Onion and garlic intake and the odds of benign prostatic hyperplasia.
Urology. 2007 Oct;70(4):672-6. PMID: 17991535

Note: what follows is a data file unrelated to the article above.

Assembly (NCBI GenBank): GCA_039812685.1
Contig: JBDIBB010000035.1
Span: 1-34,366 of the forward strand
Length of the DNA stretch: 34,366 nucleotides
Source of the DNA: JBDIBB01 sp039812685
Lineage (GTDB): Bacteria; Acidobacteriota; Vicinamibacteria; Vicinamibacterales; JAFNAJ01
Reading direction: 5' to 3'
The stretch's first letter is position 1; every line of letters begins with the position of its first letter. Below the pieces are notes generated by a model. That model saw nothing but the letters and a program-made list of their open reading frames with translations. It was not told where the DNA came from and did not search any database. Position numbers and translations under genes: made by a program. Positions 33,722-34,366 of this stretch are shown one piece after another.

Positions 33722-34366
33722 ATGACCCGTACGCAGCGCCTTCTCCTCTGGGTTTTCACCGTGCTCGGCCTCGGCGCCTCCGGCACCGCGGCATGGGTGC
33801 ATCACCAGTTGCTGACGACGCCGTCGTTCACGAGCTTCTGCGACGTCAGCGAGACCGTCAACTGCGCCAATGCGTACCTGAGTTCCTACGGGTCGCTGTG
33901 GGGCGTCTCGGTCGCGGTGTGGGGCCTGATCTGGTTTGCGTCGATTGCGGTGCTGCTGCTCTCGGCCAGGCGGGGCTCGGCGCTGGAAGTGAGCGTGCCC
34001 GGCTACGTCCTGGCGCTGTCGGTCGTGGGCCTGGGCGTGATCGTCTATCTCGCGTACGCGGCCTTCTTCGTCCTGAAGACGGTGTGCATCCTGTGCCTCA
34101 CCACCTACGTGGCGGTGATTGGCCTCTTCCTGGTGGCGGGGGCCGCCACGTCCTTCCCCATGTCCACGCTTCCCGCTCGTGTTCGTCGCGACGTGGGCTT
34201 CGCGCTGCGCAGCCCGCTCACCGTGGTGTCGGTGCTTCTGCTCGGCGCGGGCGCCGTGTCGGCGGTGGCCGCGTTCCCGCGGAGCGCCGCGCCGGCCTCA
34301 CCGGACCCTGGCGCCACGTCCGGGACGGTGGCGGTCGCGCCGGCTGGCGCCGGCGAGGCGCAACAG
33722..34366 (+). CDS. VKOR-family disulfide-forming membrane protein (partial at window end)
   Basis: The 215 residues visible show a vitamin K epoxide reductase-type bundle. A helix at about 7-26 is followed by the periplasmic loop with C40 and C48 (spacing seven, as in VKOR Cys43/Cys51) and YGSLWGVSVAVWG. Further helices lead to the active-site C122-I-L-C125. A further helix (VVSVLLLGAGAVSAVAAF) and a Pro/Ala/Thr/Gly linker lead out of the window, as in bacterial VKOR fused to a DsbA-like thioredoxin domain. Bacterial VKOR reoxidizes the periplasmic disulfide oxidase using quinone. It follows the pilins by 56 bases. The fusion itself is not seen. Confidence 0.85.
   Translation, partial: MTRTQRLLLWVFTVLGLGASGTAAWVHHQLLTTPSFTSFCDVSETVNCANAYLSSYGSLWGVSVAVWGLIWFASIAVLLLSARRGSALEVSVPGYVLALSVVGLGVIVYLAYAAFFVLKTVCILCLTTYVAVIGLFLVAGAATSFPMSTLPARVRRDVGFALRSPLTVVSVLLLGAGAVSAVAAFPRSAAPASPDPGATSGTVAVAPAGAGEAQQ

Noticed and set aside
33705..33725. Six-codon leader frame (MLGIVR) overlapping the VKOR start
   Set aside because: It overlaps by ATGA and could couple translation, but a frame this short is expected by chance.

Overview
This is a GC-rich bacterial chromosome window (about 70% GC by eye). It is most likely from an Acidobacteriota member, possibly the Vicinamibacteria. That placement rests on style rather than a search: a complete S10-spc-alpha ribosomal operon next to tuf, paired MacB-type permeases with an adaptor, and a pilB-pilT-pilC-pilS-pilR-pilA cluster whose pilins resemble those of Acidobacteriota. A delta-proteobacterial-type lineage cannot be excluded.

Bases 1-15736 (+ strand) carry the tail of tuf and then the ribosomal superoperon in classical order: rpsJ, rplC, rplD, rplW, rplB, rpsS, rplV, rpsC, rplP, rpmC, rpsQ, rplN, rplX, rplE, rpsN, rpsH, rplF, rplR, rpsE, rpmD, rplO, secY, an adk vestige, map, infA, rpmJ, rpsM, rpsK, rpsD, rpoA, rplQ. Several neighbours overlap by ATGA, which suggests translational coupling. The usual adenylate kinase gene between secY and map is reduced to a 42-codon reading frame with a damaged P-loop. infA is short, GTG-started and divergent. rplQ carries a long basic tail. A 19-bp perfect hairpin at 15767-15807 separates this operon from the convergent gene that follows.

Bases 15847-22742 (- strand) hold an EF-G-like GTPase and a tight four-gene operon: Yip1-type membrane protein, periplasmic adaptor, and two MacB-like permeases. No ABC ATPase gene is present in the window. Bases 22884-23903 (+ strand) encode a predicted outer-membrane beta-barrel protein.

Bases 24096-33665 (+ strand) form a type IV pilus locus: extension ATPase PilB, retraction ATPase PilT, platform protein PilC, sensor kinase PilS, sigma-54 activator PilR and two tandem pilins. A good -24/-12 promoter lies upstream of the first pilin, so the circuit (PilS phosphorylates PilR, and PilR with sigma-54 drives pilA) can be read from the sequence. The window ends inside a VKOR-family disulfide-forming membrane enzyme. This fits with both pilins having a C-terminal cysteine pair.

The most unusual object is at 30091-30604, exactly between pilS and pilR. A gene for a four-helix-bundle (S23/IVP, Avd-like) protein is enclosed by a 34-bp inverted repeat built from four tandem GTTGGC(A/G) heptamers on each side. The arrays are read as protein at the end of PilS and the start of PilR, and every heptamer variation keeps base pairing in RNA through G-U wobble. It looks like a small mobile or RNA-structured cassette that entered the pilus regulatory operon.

OBJECTIVE: To analyze the relationship between onion and garlic intake and benign prostatic hyperplasia (BPH), using data from a multicenter case-control study conducted in Italy. METHODS: A multicenter case-control study of 1369 patients with BPH and 1451 controls, admitted to the same hospitals for a wide spectrum of acute, non-neoplastic conditions, was conducted in Italy between 1991 and 2002. Information was collected by trained interviewers using a validated and reproducible food frequency questionnaire. Multivariate odds ratios (ORs) and 95% confidence intervals (CIs) were obtained after allowance for recognized confounding factors and energy intake. RESULTS: Compared with nonusers, the multivariate ORs for the highest category of onion and garlic intake were 0.41 (95% CI 0.24 to 0.72) and 0.72 (95% CI 0.57 to 0.91), respectively. The combined OR for frequent users versus nonusers of both onion and garlic was 0.65 (95% CI 0.49 to 0.86). The inverse relationships were consistent across age strata. CONCLUSIONS: This uniquely large data set from European populations showed an inverse association between allium vegetable consumption and BPH.